Dhaka (Bengali: ঢাকা, pronounced: [ˈɖʱaka]; formerly spelled as Dacca) is the capital city of the People's Republic of Bangladesh. It is a megacity and one of the major cities of South Asia. Located on the east banks of the Buriganga River in the Ganges delta, Dhaka has an estimated population of more than 15 million people, making it the largest city in Bangladesh and the 9th largest city in the world. It is known as the City of Mosques, and with 400,000 cycle-rickshaws running on its streets every day, the city is described as the Rickshaw Capital of the World. Dhaka is also one of the world's most densely populated cites.
Old Dhaka was founded in the 17th century as the Mughal capital of Bengal. It was called Jahangir Nagar (City of Jahangir) and served as the centre of the worldwide muslin trade. The modern city, however, developed chiefly under British rule in the 19th century. After the Partition of Bengal in 1905, Dhaka became the capital of the new province of Eastern Bengal and Assam but lost its status as a provincial capital again after the partition was annulled in 1911. After the partition of British India, Dhaka became the administrative capital of East Pakistan, and later, in 1971, the capital of independent Bangladesh. During the intervening period, the city witnessed widespread turmoil; this included many impositions of martial law, the declaration of Bangladesh's independence, military suppression, devastation during war, and natural calamities.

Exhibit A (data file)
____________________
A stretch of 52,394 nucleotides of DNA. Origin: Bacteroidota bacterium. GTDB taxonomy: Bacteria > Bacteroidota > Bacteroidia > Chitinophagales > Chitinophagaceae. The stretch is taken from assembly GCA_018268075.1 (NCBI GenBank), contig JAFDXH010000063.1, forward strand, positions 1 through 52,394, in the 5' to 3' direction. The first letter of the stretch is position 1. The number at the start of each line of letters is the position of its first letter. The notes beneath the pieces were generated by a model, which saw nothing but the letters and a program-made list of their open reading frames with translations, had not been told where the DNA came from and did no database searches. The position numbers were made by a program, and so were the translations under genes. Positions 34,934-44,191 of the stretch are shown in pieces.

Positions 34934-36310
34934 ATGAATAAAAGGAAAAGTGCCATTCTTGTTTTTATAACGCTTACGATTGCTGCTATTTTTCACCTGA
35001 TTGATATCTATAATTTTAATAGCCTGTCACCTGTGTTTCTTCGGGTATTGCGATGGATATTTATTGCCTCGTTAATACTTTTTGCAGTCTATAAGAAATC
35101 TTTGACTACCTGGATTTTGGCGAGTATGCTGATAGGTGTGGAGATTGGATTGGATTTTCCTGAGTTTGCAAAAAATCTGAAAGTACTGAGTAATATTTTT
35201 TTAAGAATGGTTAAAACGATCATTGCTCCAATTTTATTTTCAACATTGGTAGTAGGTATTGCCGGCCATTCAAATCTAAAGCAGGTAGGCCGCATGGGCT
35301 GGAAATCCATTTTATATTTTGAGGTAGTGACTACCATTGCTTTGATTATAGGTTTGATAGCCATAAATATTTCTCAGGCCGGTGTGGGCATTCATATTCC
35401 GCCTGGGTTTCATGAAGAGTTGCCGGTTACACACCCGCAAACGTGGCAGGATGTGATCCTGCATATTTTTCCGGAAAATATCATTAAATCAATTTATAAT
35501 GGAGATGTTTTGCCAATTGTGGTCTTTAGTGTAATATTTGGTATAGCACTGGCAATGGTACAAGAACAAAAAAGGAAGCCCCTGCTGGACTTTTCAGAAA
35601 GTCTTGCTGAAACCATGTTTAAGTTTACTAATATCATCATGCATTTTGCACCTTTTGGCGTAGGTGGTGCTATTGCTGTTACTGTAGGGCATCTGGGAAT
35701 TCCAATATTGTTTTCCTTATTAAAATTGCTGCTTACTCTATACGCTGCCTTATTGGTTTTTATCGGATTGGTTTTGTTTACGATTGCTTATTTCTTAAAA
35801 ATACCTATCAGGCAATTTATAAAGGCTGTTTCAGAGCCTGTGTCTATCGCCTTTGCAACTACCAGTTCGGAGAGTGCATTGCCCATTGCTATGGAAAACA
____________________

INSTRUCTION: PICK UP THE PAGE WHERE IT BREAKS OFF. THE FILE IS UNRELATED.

Modern Dhaka is the centre of political and cultural life in Bangladesh, and serves as one of the two principal economic and industrial centers of the country, along with the southern port city of Chittagong. The city has the most developed urban infrastructure in the country, however it suffers from chronic urban problems of poverty, pollution and overpopulation due to increasing rural-to-urban migration in Bangladesh. The city is modernizing its transport and...
Please join StudyMode to read the full document